Post-residency transitions: Choosing your next steps

By Jules Murtha | Fact-checked by Barbara Bekiesz
Published April 5, 2022

Key Takeaways

  • There is a world of opportunity awaiting you following your residency. Choosing your best career path from the many available options will be challenging.

  • Many residents end up practicing in the same state where they did their training.

  • Remember: You have a plethora of career options to explore post-residency, including positions in purely clinical practices, clinician-education, or physician-administration.

As a resident, you may have a clear understanding of which specialty calls to you. When the time comes to develop a career path post-residency, however, you might spend more than a few moments scratching your head in wonder—and you wouldn’t be alone.

Trainee physicians nearing the end of their residencies can rest assured there’s a world of opportunities waiting for them. They can explore the full range of possible career paths to pinpoint the most suitable one.

Your specialty may be a guide

When entering practice upon completion of your residency, one factor to consider is location—that is, whether you will practice close to your residency location or relocate. The 2019 Report on Residents issued by the American Association of Medical Colleges revealed some interesting trends on which specialties tend to end up where.[]

Among residents completing their training between 2009 and 2018, over 54% stayed in the state where they finished up residency. Of those who practiced family medicine and psychiatry, over 64% stayed in-state, as did 60% of pediatricians.[]

Approximately 60% of pathologists (anatomical and clinical) and 59% of vascular surgeons also chose to remain in the state of their residencies.

This was especially true for surgery-based specialties. Those who trained in colon and rectal surgery, thoracic surgery, plastic surgery, ophthalmology, and neurological surgery showed the lowest rates of staying in the same place at which they completed residency.

It’s safe to say that if you’re nearing the end of residency and thinking about where you’d like to practice, the location of your residency and your choice of specialty may inform that decision.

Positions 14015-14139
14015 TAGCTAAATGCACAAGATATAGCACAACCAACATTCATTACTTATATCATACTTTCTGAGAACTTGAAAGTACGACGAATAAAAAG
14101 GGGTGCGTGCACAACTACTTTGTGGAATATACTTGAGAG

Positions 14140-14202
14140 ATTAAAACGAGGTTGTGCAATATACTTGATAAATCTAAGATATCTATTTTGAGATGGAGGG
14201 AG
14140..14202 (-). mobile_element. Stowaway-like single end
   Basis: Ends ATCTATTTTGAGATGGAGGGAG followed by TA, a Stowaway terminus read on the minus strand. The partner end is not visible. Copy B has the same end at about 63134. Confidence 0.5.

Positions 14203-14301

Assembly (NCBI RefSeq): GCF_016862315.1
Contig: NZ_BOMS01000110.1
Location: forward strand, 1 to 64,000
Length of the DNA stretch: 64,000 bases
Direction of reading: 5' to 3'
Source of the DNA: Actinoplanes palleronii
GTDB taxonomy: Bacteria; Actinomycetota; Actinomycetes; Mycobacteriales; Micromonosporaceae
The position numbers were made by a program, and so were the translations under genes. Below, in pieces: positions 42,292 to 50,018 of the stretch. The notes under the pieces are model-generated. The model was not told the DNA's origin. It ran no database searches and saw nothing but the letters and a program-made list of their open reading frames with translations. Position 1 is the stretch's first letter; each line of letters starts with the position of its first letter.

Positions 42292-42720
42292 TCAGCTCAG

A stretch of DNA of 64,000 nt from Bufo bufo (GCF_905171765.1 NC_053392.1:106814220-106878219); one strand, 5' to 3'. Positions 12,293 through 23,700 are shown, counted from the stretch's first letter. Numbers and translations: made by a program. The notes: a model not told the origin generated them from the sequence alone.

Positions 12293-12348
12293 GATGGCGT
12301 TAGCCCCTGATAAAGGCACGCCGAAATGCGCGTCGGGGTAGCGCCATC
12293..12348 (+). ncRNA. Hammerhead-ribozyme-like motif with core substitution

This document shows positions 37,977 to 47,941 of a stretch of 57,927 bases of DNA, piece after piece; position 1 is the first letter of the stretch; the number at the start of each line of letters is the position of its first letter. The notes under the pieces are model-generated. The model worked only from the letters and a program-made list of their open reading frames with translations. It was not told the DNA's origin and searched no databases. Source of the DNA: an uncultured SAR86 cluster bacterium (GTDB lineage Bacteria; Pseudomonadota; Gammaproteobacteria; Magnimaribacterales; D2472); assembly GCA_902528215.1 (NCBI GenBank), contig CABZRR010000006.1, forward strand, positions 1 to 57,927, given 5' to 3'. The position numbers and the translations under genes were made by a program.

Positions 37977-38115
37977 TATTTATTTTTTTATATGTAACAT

Keep your options open

Trainee physicians who feel uncertain about career development post-residency may find it helpful to read through a list of possible pathways and positions, such as the ones described in an article by Prarthna Bhardwaj, MD published by the New England Journal of Medicine:[]

  • Clinical medicine. If patient care is the reason why you pursued a career in healthcare, clinical medicine may be the most suitable path for you. Clinical medicine allows you to establish a private practice or work in community group settings. You can focus on non-academic hospital medicine, too. On this path, your chief focus is serving patients.

  • Clinician-Educator. This path also centers patient care, but it requires you to incorporate educational principles and scholarship into your work. Clinician-educators often serve as faculty members at educational institutions, develop curricula for trainee physicians, or work as associate program directors of residencies and fellowships while maintaining a clinical practice.

One way to get your foot in the door is by connecting with educators in a community of practice, according to an article published by the Journal of Graduate Medical Education.[] Securing a mentor in addition to hands-on teaching gigs during residency may also prove helpful.

  • Clinician-Scientist. You may discover at some point during your residency that research is your passion, according to Bhardwaj. If this is the case, pursuing a career as a clinician-scientist could bring your occupational goals to fruition. You can take extra classes during residency to hone your research skills. Some Master of Science in Clinical Research programs may even provide tuition aid for residents and fellows.

Taking workshops is another way to broaden your research knowledge. For example, the American Society of Clinical Oncology and the American Association for Cancer Research provide workshops that teach the most effective design methods for clinical trials.

  • Physician-Administrator. Healthcare leaders are an asset to healthcare organizations. Doctors who have real-world experience treating patients can provide invaluable perspectives to healthcare administrative teams. If you’d like to blend the worlds of patient care and a global perspective on healthcare management, you may want to pursue a career as a chair of medicine at your institution, chief executive officer at your hospital, or program director of a residency/fellowship program.

  • Physician advocacy and public policy. Physicians are in a unique position to learn about the breadth of patient needs. If you find yourself wanting to enact change upon healthcare system delivery or mitigate social barriers, you may want to get involved in public policy. Pursuing a Masters of Public Health with a focus on Health Policy, a fellowship, or a position on an Advocacy and Health Policy Committee may enable you to advocate for patients on community, state, federal, and national levels.

What this means for you

You might find that determining your next steps after residency is a complicated process, regardless of whether you’re pursuing an academic appointment, a community-based job, or a fellowship. If you’re feeling unsure of what your options are, take comfort in the fact that you have many: You can pursue a purely clinical practice, or incorporate public policy, research, education, and administration into your career path.

Read Next: Beyond clinical medicine: Non-traditional career options for residents
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